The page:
If your employer isn't able to increase your rate enough for you to be taking home a net-salary that is comparable to your cash salary, meet in the middle! Start by taking a lower take-home wage, knowing that they are giving you a gross-wage raise. That being said, employees who are paid on the books, will also be eligible for a tax-return at the end of the fiscal year where you would get a portion of that back, so don't be too demanding of your employers if you really love your job in all other aspects.
8. You’re building your Social Security fund, and making sure you’re eligible for disability benefits, too.
The amount of taxable income which you report to the government each year makes up your 'covered income' and directly affects the amount of money you may receive each month when you retire. In other words, if you pay in for 45 years instead of 10, you will have far more to retire on. Therefore, for your future, it's better to start paying income taxes sooner rather than later!
9. Helps better protect you from “bad-apple” bosses.
Finding a boss who is willing to pay you on-the-books, means that your boss is more likely to view you as an employee with certain inalienable rights. A working agreement that is based on a clear contract and a taxed salary can protect you from various instances of employee discrimination, wrongful termination, harassment in the workplace, withholding of overtime, and various other workplace injustices.
Many employers who pay cash may hesitate to put anything in writing to avoid a paper trail of employment in the event they were to be audited -- this translates to no work agreement for you or contract for you to fall back on or reference.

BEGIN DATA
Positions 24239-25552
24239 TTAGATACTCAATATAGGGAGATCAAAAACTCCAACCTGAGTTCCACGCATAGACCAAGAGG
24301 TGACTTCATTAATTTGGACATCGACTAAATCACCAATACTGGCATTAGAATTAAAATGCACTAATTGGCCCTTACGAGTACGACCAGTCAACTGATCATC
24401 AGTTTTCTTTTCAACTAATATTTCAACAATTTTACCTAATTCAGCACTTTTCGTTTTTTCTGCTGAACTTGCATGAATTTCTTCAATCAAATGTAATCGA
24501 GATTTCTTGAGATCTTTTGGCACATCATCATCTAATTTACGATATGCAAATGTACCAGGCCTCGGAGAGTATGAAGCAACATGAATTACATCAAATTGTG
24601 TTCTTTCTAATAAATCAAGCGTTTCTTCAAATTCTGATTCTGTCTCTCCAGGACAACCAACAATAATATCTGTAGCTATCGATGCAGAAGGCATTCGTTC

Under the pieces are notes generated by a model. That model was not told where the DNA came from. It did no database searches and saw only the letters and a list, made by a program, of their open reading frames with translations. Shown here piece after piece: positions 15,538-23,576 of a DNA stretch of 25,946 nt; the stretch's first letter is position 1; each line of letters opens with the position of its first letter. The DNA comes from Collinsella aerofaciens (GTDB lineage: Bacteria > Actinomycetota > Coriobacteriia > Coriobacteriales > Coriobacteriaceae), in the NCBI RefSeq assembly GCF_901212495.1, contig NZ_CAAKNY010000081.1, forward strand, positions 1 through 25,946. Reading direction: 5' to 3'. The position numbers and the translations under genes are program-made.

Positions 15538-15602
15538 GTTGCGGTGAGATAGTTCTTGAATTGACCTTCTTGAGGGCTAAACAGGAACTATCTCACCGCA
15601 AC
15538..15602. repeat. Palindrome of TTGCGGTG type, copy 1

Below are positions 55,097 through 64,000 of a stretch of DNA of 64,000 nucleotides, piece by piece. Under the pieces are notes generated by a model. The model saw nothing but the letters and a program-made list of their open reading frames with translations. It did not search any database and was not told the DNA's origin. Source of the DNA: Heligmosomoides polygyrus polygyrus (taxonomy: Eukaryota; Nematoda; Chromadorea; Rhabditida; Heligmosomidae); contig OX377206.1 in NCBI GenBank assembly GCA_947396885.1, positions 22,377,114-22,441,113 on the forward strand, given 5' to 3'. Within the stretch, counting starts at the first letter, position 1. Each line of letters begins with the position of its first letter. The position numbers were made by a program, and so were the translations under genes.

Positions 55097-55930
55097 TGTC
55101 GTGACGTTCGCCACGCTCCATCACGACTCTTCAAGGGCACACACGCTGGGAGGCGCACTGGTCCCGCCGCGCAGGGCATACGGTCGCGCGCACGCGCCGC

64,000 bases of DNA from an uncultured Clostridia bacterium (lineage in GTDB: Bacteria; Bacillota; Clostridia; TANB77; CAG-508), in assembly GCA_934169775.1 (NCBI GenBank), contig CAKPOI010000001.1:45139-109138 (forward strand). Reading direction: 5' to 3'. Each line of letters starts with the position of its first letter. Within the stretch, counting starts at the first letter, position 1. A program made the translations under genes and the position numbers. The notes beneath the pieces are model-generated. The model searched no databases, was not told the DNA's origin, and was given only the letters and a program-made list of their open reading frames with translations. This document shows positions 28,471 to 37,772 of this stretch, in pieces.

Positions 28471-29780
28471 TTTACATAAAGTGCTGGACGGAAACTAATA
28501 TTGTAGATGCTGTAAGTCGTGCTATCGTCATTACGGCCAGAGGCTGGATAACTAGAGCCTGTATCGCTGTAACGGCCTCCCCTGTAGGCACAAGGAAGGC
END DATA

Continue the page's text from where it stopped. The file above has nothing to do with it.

10. Plainly, it’s the right thing to do!
Last of all, paying your taxes is the right thing to do! The money you pay in taxes goes to many places. In addition to paying the salaries of government workers, your tax dollars also help to support common resources that we all utilize, such as safe and well-maintained roads, police and fire departments, post-offices, public libraries and parks, as well as caring for your fellow neighbors and children who presently may not be able to care for themselves.
In conclusion, starting a job with mutual professional respect is the best foot to start on. By you and your employer insisting to operate according to the law affirms that this is a true, professional career, with the commitment to integrity and respect toward both parties.
But aren't nannies 1099 workers? On the family/employer side of things, there is sometimes confusion about the classification of domestic employees and who is responsible for their taxes. However, make no mistake: by law, nannies and housekeepers are classified as household employees of the family, unless they are hired through a company who is paying them as an employee; nannies and housekeepers are not contractors. Families must provide you a W-2 at the end of the year.
Have a question about being paid or hiring "on-the-books" versus in cash? Send us an email and we will do our best to direct you to where you may find your answer.
It's that time of year again!
At the end of each year, it's pretty typical of families to provide some type of year-end bonus as a way to say thank you. (If this is new to you, check out our blogpost from last year here, detailing some of the "norms" in NYC.) In addition to a cash bonus, some families like to give a little gift to show the appreciation, too! While I don't recommend reducing the cash bonus much if at all, some families do choose heartfelt gifts for nannies as a little extra something.
Needing a little inspiration?
Here below are 12 fun ideas and gifts for nannies for all budgets and all occasions!
1. "Bad" weather gear